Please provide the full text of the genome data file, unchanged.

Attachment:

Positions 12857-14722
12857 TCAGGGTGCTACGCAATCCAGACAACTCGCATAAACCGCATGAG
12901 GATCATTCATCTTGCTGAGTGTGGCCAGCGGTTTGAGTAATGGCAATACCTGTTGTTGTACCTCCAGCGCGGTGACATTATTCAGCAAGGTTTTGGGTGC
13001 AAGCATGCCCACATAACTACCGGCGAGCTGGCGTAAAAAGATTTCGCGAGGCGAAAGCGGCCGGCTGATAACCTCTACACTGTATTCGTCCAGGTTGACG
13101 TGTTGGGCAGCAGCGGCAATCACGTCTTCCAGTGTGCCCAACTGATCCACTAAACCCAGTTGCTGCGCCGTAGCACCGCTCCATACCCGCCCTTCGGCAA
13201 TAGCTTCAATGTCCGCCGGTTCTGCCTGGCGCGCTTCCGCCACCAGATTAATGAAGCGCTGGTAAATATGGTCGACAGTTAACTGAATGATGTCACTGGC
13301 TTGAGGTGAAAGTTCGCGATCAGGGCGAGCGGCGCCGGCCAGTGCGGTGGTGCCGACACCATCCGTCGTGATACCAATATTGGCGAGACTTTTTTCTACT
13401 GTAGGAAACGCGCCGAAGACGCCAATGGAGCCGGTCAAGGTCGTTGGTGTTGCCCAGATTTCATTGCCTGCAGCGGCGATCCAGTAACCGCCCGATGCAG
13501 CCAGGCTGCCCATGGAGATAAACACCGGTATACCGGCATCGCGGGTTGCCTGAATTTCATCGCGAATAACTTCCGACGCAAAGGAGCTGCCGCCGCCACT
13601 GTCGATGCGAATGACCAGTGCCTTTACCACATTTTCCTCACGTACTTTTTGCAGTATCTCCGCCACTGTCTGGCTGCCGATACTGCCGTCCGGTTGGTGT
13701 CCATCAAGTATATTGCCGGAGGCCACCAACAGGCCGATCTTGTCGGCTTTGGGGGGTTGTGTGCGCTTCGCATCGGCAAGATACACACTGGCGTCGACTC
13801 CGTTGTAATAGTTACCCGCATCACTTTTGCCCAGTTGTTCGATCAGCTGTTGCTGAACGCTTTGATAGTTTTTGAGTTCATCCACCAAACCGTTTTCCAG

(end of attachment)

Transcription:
Positions 12857-14722
12857 TCAGGGTGCTACGCAATCCAGACAACTCGCATAAACCGCATGAG
12901 GATCATTCATCTTGCTGAGTGTGGCCAGCGGTTTGAGTAATGGCAATACCTGTTGTTGTACCTCCAGCGCGGTGACATTATTCAGCAAGGTTTTGGGTGC
13001 AAGCATGCCCACATAACTACCGGCGAGCTGGCGTAAAAAGATTTCGCGAGGCGAAAGCGGCCGGCTGATAACCTCTACACTGTATTCGTCCAGGTTGACG
13101 TGTTGGGCAGCAGCGGCAATCACGTCTTCCAGTGTGCCCAACTGATCCACTAAACCCAGTTGCTGCGCCGTAGCACCGCTCCATACCCGCCCTTCGGCAA
13201 TAGCTTCAATGTCCGCCGGTTCTGCCTGGCGCGCTTCCGCCACCAGATTAATGAAGCGCTGGTAAATATGGTCGACAGTTAACTGAATGATGTCACTGGC
13301 TTGAGGTGAAAGTTCGCGATCAGGGCGAGCGGCGCCGGCCAGTGCGGTGGTGCCGACACCATCCGTCGTGATACCAATATTGGCGAGACTTTTTTCTACT
13401 GTAGGAAACGCGCCGAAGACGCCAATGGAGCCGGTCAAGGTCGTTGGTGTTGCCCAGATTTCATTGCCTGCAGCGGCGATCCAGTAACCGCCCGATGCAG
13501 CCAGGCTGCCCATGGAGATAAACACCGGTATACCGGCATCGCGGGTTGCCTGAATTTCATCGCGAATAACTTCCGACGCAAAGGAGCTGCCGCCGCCACT
13601 GTCGATGCGAATGACCAGTGCCTTTACCACATTTTCCTCACGTACTTTTTGCAGTATCTCCGCCACTGTCTGGCTGCCGATACTGCCGTCCGGTTGGTGT
13701 CCATCAAGTATATTGCCGGAGGCCACCAACAGGCCGATCTTGTCGGCTTTGGGGGGTTGTGTGCGCTTCGCATCGGCAAGATACACACTGGCGTCGACTC
13801 CGTTGTAATAGTTACCCGCATCACTTTTGCCCAGTTGTTCGATCAGCTGTTGCTGAACGCTTTGATAGTTTTTGAGTTCATCCACCAAACCGTTTTCCAG